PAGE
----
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Jerry Mathers Poster

Biography

Jump to: Overview (4)  | Mini Bio (1)  | Spouse (3)  | Trivia (18)  | Personal Quotes (7)

Overview (4)

Born in Sioux City, Iowa, USA
Birth NameGerald P. Mathers
Nickname The Beav
Height 5' 7" (1.7 m)

Mini Bio (1)

Jerry Mathers was born on June 2, 1948 in Sioux City, Iowa, USA as Gerald P. Mathers. He is an actor and director, known for The Trouble with Harry (1955), Leave It to Beaver (1957) and The Love Boat (1977). He has been married to Teresa Modnick since January 30, 2011. He was previously married to Rhonda Gehring and Diana Platt.

Spouse (3)

Teresa Modnick (30 January 2011 - present)
Diana Platt (1 September 1974 - 8 December 1982) ( divorced)
Rhonda Gehring (? - 1997) ( divorced) ( 3 children)

Trivia (18)

In 1974 he got a B.A. from UC Berkeley (CA).
Forever embraced as the cute young star of Leave It to Beaver (1957), he later toured with his TV brother, Tony Dow, in the 1980s stage productions of "Boeing, Boeing" and "So Long, Stanley".
Older brother of James Mathers and former child actress Susie Mathers.
Played in a rock band called Beaver and the Trappers.
Served in the US Air Force National Guard during Vietnam War. He was mistakenly reported as having been killed in action when a soldier with a similar name appeared on a "KIA" list.
Earned his BA in Philosophy. Worked in banking and real estate in 1970s.
Spokesman for National Psoriasis Foundation.
Father of Noah Mathers, Mercedes Mathers and Gretchen Mathers.
No relation to Marshall Mathers who is better known as Eminem.
Is diabetic.
Won his most famous role as the Beaver by admitting he'd rather be at his Cub Scout meeting than auditioning for the show. The producers chose him because they wanted a boy with a "real boy" attitude.
In the late 1990s he owned and operated a sideline catering company in Santa Clarita, CA. It was called "Cleaver's Catering", with him using his "Beaver" photo, but was sued by the studio that produced the show. The court, however, ruled the studio did not own the image of Jerry's face. Concerning the company name, he proved he also butchered meat for his company using cleavers.
Best known by the public for his starring role as the title character on Leave It to Beaver (1957).
His acting mentor was the late Barbara Billingsley.
Revealed that he had a wonderful working relationship with Barbara Billingsley on Leave It to Beaver (1957).
He has played the same character (Theodore "Beaver" Cleaver) on three different series: Leave It to Beaver (1957), The Love Boat (1977) and The New Leave It to Beaver (1983).
Profiled in the 2016 book "X Child Stars: Where Are They Now?" by Kathy Garver and Fred Ascher.
In 1960, MGM toyed with the idea of doing an all-male remake of 1939's The Women which would have been entitled, Gentlemen's Club. Like the female version, this would have involved an all masculine cast and the plot would have involved a man (Jeffrey Hunter) who recently discovers among his comrades that his wife is having an affair with another man (Earl Holliman) and after going to Reno to file for divorce and begin a new life, he later finds himself doing what he can to rectify matters later on when he discovers that the other man is only interested in money and position and he decides to win his true love back again. Although nothing ever came of this, it would have consisted of the following ensemble had it did: Jeffrey Hunter (Martin Heal), Earl Holliman (Christopher Allen), Tab Hunter (Simon Fowler), Lew Ayres (Count Vancott), Robert Wagner (Mitchell Aarons), James Garner (Peter Day), Jerry Mathers (Little Martin), James Stewart (Mr. Heal), Ronald Reagan (Larry), Troy Donahue (Norman Blake), and Stuart Whitman (Oliver, the bartender who spills the beans about the illicit affair).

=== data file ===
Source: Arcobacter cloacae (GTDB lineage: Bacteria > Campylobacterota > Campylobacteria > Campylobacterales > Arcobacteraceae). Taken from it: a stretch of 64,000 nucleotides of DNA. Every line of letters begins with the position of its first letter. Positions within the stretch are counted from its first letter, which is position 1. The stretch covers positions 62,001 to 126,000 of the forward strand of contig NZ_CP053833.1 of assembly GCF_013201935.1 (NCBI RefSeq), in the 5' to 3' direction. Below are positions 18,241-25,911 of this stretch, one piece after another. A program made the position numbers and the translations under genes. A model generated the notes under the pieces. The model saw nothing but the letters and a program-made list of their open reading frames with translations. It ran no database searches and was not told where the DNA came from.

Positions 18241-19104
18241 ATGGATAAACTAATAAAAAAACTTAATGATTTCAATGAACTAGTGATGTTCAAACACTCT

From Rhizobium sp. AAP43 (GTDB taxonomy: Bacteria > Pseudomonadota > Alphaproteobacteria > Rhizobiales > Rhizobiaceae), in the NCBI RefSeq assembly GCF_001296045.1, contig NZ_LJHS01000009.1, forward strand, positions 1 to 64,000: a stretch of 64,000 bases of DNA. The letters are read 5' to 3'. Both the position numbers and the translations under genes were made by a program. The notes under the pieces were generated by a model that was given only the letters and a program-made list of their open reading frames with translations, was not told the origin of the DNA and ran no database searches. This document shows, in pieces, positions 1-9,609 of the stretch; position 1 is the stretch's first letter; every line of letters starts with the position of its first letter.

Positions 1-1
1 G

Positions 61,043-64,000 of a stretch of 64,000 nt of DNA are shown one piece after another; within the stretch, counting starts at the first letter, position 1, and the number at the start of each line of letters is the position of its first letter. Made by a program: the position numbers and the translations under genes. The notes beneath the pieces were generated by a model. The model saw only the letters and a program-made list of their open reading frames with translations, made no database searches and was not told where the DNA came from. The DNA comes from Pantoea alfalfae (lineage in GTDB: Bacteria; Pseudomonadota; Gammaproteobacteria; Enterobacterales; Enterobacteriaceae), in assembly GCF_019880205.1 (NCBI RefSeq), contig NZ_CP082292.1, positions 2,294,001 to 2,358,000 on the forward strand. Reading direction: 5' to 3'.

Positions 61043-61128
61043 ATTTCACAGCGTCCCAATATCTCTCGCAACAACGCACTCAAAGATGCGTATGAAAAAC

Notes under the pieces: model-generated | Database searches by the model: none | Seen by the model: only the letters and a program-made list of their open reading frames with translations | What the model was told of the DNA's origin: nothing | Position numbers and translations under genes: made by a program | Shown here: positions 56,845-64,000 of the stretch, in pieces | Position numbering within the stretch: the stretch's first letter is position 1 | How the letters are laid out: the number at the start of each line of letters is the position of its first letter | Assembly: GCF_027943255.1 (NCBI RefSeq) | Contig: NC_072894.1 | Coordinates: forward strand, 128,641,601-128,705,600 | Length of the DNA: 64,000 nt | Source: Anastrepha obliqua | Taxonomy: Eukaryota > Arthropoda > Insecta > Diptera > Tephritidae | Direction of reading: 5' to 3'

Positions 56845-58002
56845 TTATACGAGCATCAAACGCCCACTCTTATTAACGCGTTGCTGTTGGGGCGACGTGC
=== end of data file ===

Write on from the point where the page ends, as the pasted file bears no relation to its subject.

Personal Quotes (7)

I have several computer companies. One of them I have a program for wide-format printing. I have a beauty program. So I have several different programs that I own for printing.
[on auditioning for Leave It to Beaver (1957) at age 8] All the original [Beavers] were from real-life, so that things that really did happen to boys, say, in the 1920s, '30s, that really happened in the '50s can go on forever.
[about being a TV star and also a son in his real family] I had a very special family life. My mother and father made sure when we were home, we were part of the family, not a TV star. And the other thing--my father was fully employed while I was doing the series.
Our generation is the first to have grown up with TV. I'm one of the first kids that they watched grow up on television.
[on the death of Barbara Billingsley] I am deeply saddened by the loss of my dear friend and lifetime mentor Barbara Billingsley. She will live in the hearts of her fans as a wonderful actress and be remembered by her friends as a gracious lady. She will be deeply missed by all of her family, friends, fans and most especially by me.
[on his on- and off-screen relationship with Barbara Billingsley, who played June Cleaver] Barbara Billingsley, who was my TV mom June, is as nice in person as she appeared on the show.
[on Barbara Billingsley] Well, you know, Barbara was very much on manners, so she taught me a lot of manners. I was always a rambunctious little boy, and so when we go places [a lot of times] she would walk [of course, as a lady] very slowly, and I would sometimes try to dash ahead of her, and she would always grab me by the little hairs right there in the back of my neck, and she would say, "Ladies first!" And I would always say, "OK, oh, but I wanted to make sure nobody was going to hurt you, you know?". "No, no!", she said, "ladies first!", and she pulled me back. She had a way of teaching manners that stuck with you.

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